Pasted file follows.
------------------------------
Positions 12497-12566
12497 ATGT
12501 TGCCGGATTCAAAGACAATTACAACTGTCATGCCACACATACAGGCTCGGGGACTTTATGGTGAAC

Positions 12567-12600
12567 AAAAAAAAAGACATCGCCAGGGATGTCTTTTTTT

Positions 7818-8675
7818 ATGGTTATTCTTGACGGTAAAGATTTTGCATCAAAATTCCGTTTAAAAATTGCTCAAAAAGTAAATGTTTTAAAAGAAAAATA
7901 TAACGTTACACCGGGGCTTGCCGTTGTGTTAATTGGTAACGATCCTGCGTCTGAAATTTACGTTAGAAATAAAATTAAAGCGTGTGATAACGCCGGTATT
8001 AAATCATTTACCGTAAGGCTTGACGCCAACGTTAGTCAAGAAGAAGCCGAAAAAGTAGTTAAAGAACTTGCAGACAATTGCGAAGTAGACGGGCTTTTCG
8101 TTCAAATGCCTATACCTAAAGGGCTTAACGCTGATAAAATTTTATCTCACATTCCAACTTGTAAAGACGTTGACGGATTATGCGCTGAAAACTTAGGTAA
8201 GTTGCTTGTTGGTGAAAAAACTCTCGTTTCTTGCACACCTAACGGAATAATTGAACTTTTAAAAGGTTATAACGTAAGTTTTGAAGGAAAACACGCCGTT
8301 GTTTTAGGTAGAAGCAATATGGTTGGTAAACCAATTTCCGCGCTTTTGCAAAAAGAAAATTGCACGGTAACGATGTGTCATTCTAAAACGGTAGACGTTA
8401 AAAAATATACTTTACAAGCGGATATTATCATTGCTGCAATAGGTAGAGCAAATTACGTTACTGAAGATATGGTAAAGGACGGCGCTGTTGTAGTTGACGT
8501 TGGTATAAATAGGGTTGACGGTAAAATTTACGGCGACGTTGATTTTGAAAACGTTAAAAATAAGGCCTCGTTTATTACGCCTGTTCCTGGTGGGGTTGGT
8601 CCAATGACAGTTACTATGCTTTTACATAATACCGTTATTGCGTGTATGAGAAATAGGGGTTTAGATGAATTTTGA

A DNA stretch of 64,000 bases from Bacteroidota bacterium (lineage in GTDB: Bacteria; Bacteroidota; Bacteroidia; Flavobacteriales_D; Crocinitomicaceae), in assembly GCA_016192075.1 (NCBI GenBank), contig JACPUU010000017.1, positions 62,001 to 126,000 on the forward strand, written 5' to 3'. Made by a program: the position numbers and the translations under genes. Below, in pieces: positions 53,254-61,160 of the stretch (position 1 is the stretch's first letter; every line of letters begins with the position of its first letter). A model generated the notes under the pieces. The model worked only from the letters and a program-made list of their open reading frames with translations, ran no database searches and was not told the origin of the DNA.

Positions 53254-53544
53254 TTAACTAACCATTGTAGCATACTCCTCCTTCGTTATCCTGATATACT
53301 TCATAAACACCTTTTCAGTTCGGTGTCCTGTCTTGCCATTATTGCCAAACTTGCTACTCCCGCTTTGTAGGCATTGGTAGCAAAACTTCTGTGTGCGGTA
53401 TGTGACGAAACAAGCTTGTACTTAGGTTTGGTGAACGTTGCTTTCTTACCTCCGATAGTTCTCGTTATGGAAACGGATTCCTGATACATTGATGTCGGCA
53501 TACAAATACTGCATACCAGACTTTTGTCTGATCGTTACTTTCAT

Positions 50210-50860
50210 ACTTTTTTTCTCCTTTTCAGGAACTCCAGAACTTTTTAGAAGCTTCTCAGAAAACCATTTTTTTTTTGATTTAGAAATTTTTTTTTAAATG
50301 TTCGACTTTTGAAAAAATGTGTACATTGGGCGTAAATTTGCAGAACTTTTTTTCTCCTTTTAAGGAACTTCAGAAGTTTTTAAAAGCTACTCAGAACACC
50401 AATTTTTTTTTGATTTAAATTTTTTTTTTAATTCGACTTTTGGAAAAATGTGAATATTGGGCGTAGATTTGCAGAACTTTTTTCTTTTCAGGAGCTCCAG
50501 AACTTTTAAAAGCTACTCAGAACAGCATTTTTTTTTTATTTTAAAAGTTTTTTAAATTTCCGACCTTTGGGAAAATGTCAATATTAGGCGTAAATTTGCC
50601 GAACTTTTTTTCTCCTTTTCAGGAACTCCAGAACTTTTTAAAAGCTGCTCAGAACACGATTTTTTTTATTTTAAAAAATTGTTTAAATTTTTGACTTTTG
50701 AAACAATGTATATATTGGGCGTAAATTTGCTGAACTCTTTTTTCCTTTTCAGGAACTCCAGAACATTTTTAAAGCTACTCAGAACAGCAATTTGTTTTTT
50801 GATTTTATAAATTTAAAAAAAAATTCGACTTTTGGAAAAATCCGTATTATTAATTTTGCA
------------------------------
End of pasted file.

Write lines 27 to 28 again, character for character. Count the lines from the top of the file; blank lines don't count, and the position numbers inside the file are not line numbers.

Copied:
50601 GAACTTTTTTTCTCCTTTTCAGGAACTCCAGAACTTTTTAAAAGCTGCTCAGAACACGATTTTTTTTATTTTAAAAAATTGTTTAAATTTTTGACTTTTG
50701 AAACAATGTATATATTGGGCGTAAATTTGCTGAACTCTTTTTTCCTTTTCAGGAACTCCAGAACATTTTTAAAGCTACTCAGAACAGCAATTTGTTTTTT